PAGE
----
Providence Mayor Angel Taveras has struck a tentative agremeent with unions representing city workers and retirees that could move the B-word — bankruptcy — out of the lexicon in the capital city.
Taveras told reporters he’s cautiously optimistic the deal will get union support. If that happens, he says, it could serve as a model for other troubled cities and towns. A successful pact would also burnish Taveras’ high standing as he considers a possible gubernatorial bid in 2014.
Here’s how the city breaks down some of the details:
This settlement saves the pension system for current workers, protects retirees from losing their pensions and puts Providence on firm financial ground so that we can move forward to create jobs, improve public education and make Providence a more livable and vibrant city,” said Mayor Taveras. “I hope that history will show this to be one of Providence’s finest hours: the moment when those with the greatest stake in Providence’s future came together to accomplish the painful and difficult work needed to pull Providence back from the brink. Today is not a day for celebration, but I am proud of what we have accomplished on behalf of the citizens of Providence and all of Rhode Island.”
The Agreement – Pensions:
- COLA SUSPENSION: All COLAs suspended for 10 years. (Families of city employees killed in the line of duty will continue to receive annual COLA.)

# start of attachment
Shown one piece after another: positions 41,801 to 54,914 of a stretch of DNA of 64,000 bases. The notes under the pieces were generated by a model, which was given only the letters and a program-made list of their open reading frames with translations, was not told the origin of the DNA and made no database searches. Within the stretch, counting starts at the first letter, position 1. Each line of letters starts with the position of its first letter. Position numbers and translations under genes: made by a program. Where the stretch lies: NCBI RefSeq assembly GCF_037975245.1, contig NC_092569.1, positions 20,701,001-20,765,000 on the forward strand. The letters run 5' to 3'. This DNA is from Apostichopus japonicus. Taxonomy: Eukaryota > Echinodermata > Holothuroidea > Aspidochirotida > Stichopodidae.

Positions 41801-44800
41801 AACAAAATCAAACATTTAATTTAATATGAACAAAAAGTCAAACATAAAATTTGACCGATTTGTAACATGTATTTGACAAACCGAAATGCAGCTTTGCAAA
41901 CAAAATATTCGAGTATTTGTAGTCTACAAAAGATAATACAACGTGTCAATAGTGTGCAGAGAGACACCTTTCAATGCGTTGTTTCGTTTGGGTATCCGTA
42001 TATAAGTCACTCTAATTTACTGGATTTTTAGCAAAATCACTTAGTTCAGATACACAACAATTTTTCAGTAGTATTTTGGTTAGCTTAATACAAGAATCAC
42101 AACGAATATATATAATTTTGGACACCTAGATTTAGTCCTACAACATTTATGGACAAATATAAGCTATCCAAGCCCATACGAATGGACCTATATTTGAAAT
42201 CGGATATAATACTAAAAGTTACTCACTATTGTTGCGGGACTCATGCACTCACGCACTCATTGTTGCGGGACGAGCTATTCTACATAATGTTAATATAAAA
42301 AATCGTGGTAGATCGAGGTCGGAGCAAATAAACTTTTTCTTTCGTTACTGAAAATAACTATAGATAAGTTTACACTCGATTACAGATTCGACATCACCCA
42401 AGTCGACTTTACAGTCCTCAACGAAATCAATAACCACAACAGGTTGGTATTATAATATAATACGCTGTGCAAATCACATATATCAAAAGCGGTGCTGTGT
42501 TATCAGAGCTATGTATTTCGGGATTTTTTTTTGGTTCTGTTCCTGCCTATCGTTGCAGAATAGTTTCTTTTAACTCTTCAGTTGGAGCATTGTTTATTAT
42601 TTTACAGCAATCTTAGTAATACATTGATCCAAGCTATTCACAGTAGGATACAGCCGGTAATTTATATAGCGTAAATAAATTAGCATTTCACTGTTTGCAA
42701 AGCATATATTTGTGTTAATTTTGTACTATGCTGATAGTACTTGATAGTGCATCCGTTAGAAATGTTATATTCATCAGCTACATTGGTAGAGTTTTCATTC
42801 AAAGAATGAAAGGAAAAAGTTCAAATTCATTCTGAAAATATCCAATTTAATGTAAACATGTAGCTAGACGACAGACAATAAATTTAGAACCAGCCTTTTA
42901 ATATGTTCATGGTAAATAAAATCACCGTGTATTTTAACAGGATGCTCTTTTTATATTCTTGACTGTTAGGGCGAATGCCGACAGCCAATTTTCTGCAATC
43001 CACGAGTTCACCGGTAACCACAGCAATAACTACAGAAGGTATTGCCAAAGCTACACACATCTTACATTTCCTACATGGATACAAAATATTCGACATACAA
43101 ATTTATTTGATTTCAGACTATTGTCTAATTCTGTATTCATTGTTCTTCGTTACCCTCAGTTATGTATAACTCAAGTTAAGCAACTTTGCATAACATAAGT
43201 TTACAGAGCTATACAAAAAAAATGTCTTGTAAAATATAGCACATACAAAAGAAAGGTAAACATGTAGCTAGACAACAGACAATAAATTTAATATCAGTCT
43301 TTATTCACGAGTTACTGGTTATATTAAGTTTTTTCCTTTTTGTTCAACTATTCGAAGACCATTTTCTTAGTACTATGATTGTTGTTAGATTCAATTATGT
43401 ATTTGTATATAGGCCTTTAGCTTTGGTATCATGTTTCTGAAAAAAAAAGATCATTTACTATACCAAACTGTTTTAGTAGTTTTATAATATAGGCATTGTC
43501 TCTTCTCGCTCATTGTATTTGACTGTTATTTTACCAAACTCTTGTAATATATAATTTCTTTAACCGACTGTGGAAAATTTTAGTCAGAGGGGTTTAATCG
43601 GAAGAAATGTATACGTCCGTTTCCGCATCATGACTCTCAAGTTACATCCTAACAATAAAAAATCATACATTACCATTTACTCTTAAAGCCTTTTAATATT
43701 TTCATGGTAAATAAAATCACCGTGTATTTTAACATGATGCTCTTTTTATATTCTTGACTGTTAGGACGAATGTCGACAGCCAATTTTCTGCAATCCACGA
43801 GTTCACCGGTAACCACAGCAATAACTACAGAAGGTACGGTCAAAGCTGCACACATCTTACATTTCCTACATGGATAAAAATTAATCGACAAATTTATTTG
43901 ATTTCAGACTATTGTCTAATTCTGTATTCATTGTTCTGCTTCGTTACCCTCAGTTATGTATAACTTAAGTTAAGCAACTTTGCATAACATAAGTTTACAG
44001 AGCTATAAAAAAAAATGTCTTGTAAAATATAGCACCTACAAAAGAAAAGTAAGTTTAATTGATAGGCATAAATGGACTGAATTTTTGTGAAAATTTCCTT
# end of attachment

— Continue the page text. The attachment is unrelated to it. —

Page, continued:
- ELIMINATION OF HIGH END COLAs: All 5 and 6 percent compounded COLAs are permanently eliminated.
- PENSIONS CAPPED: In FY2023, COLAs will be reinstated only for retirees with pensions less than 150 percent the state median income (currently $82,353) OR less than the salary of an incumbent employee of the same rank as the retiree at the time of retirement (police and fire retirees only), whichever is lower.
- FUTURE COLAs LIMITED: Retirees whose COLAs are reinstated in FY2023 will receive annual raises of 3 percent compounded or what is called for in their contract, whichever is less.
- ONE-TIME STIPEND IN FY2017: In FY2017 (Year 5 of the agreement), retirees collecting pensions of less than $100,000 will receive a stipend of $1,500. This one-time payment will not change their future pension calculations.
- CONTINGENT STIPEND IN FY2020: In FY2020 (Year 8 of the agreement), retirees collecting pensions of less than $100,000 may receive a separate one-time stipend of up to $1,500 if the city achieves savings through the creation of a self-insured dental plan. The potential payment would not change future pension calculations.
- SUSTAINABLE REFORMS TO PENSION CALCULATIONS: Future pensions will be calculated based on the four highest years of service. The current system calculates pensions based on the highest three years.
- CONTINUED PENSION CONTRIBUTIONS: Employees will be required to contribute to the pension system for as long as they earn credit toward a pension.
- ACCIDENTAL DISABILITY: Accidental disability pension calculations will be based on 66 2/3 of the employee’s final salary.
The Agreement – Healthcare (only pertains to police, fire and retiree association):
- MEDICARE SETTLEMENT: Retirees 65 and older will move onto Medicare.
- PART B SUPPLEMENT AND MEDICARE PENALTY: The city will provide funding to cover Medicare’s Part B supplement and penalties, as had previously been committed.
- PART D PRESCRIPTION DRUG COVERAGE: The city will also provide funding to cover Medicare Part D prescription drug coverage.
- UNDER 65 HEALTH COVERAGE UNCHANGED: Health care for retirees under the age of 65 will not be changed.
Taveras was careful to underline the tentative nature of the agreement while talking with reporters.